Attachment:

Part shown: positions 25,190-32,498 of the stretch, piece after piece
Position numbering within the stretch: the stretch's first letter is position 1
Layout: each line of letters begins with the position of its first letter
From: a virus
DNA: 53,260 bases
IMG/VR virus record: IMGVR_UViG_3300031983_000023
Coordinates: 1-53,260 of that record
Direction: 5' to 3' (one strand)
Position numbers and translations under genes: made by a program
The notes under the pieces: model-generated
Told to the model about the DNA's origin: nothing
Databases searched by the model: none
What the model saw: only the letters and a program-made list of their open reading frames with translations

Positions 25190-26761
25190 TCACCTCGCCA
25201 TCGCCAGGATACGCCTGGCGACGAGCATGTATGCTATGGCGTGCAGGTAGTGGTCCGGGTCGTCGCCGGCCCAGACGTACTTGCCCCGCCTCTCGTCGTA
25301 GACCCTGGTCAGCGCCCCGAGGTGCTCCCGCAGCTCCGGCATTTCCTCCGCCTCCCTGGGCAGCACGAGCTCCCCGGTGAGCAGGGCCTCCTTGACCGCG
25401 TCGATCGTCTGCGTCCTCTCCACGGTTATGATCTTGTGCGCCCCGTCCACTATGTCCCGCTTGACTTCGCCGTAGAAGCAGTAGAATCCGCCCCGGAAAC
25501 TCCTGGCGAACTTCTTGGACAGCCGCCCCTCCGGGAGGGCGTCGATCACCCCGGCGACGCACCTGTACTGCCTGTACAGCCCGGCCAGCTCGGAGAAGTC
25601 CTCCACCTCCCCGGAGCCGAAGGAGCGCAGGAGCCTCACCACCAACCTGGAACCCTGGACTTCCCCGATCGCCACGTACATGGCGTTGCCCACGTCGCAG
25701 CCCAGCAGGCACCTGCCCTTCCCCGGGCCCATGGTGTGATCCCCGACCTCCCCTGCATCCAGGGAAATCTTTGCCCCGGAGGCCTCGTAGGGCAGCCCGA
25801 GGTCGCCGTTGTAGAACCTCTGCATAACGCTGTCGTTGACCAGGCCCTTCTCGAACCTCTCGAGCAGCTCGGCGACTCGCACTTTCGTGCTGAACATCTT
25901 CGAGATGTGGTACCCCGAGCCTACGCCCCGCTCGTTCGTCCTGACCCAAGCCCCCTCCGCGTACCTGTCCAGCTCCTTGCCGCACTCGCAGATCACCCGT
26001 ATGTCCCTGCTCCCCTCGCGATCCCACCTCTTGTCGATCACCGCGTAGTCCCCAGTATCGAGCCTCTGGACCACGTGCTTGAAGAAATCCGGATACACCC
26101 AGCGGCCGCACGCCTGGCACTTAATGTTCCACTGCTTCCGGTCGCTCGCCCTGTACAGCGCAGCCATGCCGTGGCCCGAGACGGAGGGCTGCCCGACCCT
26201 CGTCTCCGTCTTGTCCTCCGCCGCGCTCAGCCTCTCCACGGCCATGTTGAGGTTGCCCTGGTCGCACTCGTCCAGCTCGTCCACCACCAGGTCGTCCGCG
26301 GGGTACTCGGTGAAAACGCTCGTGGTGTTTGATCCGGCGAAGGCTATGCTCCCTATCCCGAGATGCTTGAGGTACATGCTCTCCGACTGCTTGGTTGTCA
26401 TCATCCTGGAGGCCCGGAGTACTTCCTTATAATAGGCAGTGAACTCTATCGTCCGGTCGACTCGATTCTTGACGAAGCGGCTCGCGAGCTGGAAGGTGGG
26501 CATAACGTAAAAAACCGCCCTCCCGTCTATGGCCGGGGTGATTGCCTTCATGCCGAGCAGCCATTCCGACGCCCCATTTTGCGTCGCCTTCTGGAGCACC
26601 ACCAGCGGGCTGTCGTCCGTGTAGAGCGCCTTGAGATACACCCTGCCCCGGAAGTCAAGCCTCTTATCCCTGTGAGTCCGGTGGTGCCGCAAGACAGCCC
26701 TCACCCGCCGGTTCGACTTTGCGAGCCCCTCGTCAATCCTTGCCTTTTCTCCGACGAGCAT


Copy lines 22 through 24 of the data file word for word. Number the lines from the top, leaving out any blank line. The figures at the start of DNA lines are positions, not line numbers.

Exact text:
25801 GGTCGCCGTTGTAGAACCTCTGCATAACGCTGTCGTTGACCAGGCCCTTCTCGAACCTCTCGAGCAGCTCGGCGACTCGCACTTTCGTGCTGAACATCTT
25901 CGAGATGTGGTACCCCGAGCCTACGCCCCGCTCGTTCGTCCTGACCCAAGCCCCCTCCGCGTACCTGTCCAGCTCCTTGCCGCACTCGCAGATCACCCGT
26001 ATGTCCCTGCTCCCCTCGCGATCCCACCTCTTGTCGATCACCGCGTAGTCCCCAGTATCGAGCCTCTGGACCACGTGCTTGAAGAAATCCGGATACACCC